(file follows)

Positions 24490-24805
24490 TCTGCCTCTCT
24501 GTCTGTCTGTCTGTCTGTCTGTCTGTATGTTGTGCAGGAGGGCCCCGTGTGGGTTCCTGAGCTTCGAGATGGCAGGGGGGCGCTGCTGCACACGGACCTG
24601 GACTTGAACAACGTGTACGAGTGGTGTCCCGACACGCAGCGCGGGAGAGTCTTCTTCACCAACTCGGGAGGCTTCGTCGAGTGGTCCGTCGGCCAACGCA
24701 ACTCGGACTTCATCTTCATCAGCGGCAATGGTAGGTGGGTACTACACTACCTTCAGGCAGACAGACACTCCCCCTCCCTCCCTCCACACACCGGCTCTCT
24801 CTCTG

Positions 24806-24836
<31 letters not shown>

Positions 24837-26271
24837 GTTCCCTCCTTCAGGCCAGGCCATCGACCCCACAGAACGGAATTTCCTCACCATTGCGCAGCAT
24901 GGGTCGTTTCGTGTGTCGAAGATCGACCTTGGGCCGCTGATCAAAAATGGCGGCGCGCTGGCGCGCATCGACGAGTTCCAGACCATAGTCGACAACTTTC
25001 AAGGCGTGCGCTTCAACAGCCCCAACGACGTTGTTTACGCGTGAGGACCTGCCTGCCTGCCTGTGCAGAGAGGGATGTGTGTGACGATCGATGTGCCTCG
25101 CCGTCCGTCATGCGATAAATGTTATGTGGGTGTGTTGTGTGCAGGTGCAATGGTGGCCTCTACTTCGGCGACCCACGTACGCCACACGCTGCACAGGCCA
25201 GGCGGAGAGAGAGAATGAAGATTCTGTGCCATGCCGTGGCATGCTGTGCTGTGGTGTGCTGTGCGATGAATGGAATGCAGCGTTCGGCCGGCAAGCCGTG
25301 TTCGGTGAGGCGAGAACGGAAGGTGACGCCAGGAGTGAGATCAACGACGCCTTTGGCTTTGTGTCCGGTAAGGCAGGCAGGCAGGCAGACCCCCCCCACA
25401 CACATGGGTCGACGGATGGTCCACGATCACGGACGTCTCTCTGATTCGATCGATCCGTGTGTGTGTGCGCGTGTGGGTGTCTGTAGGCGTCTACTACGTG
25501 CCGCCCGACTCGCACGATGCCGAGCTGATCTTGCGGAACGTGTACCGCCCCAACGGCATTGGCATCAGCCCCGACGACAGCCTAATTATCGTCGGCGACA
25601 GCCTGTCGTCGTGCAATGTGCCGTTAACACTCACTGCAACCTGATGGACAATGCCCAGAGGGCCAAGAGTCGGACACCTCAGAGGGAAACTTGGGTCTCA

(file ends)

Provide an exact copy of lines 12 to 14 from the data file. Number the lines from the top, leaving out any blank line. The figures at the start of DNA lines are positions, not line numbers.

25001 AAGGCGTGCGCTTCAACAGCCCCAACGACGTTGTTTACGCGTGAGGACCTGCCTGCCTGCCTGTGCAGAGAGGGATGTGTGTGACGATCGATGTGCCTCG
25101 CCGTCCGTCATGCGATAAATGTTATGTGGGTGTGTTGTGTGCAGGTGCAATGGTGGCCTCTACTTCGGCGACCCACGTACGCCACACGCTGCACAGGCCA
25201 GGCGGAGAGAGAGAATGAAGATTCTGTGCCATGCCGTGGCATGCTGTGCTGTGGTGTGCTGTGCGATGAATGGAATGCAGCGTTCGGCCGGCAAGCCGTG